If hate encourages hate, what do you think kindness does? Be kind.

Zero Dean

Author | Photographer | CG Artist | Filmmaker

Likability. Being liked and unliked.

Likability. Being liked and unliked.

Being liked.

While some people are naturally more likable than others, it is a fact of life that no matter how nice, how giving, or how generous you are, not everyone who crosses your path is going to like you.

Not being liked by every single person on the planet is normal. Some people will just naturally “get you”, others won’t.

That’s life. And it’s a good thing, too!

If we were all the same and liked all the same things, we’d never have our beliefs or values challenged. We’d be unthinking automatons (robots) and life would be boring! Contrast in life is a good thing. And it is our differences that make us great and help us to grow.

It may help to remember that some of the most loved people in history actually made history because they were bold and they often thought or acted contrary to popular belief at the time. They had more than their fair share of critics.

If you want to self-actualize (reach your fullest potential), then you must learn to accept yourself for who you are & who you want to be and take personal responsibility for your life and how you feel.

And along the way to self-actualization, you must be prepared to be unpopular. Don’t leave your sense of worth and well-being in the hands of others.

Those who achieve greatness in life don’t let others dictate how they feel about themselves — and neither should you.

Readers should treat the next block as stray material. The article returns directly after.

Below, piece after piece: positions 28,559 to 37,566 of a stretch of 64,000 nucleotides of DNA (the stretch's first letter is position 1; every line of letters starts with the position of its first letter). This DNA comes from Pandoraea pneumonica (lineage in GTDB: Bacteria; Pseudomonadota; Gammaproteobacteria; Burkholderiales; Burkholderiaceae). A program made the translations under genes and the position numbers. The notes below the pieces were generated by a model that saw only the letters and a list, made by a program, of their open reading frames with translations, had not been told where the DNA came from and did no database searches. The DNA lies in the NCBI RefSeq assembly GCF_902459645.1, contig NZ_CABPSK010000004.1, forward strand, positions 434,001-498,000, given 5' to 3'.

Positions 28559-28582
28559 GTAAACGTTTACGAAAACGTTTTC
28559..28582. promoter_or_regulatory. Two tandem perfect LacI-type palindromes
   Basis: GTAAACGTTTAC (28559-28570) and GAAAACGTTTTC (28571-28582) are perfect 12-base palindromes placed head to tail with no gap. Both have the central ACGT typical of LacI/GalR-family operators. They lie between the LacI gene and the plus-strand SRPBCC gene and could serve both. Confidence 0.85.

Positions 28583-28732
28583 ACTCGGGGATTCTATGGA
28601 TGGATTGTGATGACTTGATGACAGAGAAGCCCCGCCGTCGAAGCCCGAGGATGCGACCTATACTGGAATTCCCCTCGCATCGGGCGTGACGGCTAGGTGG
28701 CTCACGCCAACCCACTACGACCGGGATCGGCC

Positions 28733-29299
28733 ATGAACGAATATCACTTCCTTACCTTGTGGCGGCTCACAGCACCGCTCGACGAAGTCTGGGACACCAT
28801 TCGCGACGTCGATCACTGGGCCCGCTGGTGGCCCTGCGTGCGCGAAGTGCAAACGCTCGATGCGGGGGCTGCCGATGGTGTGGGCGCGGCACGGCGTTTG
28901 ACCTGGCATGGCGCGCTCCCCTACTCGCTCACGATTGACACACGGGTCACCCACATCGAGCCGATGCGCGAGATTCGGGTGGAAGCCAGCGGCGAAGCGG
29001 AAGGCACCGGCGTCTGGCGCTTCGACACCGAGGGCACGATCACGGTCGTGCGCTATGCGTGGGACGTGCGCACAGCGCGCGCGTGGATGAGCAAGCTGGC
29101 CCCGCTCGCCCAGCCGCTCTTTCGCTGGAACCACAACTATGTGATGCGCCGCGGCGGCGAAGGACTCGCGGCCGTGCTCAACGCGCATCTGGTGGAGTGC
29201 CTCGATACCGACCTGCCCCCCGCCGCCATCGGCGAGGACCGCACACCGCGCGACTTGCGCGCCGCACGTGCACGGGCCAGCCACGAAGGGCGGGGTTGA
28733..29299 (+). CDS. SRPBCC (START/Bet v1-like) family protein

When you truly know who you are — and who you are in the process of becoming — you will no longer live in fear of what people say or think about you.

So if you’re doing the best you can, and you still have your critics, remember to put your focus on where it belongs — on your greater mission and on the people who want you in their life, not on those who don’t.

“You can be the ripest, juiciest peach in the world, and there’s still going to be someone who hates peaches.” – Dita Von Tease

Likability and Success

So if you’re not supposed to worry about whether everyone likes you or not, what’s the big deal about being likable at all?

Well, being likable, connecting with others, and forming relationships — whether it’s with an individual or an audience — can be (and often is) an integral part of being successful in life.

And being liked (or unliked) can (and often does) have a direct impact on your health, your wealth, your general level of happiness, and how effective you are at achieving goals.

This is — in part — because your potential is enhanced by the people in your life who find you likable enough that they are willing to take action at your request — or on your behalf — or provide you with assistance in times of need.

While it is impossible to be liked by all, the keys to being likable are traits that can have long-lasting positive effects on your life, your personal and business endeavors, and your relationships.

So while being liked by all should not be a focus in your life, increasing your likability can have a dramatic and positive effect on what you want to accomplish.

Seinfeld: How can anyone not like you (link to video)

A few keys to likability

  • Having personal integrity
  • Being open and able to communicate effectively with others
  • Having a positive mental attitude
  • Projecting self-confidence (but not arrogance)
  • Having the capacity to connect with others in a meaningful way
  • Being comfortable with yourself
  • The ability to empathize with and see things from others’ points of view
  • Being non-judgmental
  • Allowing one’s self to be vulnerable
  • Using positive body language

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“Don’t be distracted by criticism. Remember the only taste of success some people have is when they take a bite out of you.” — Zig Ziglar

“When another blames you or hates you, or people voice similar criticisms, go to their souls, penetrate inside and see what sort of people they are. You will realize that there is no need to be racked with anxiety that they should hold any particular opinion about you.” — Marcus Aurelius, Meditations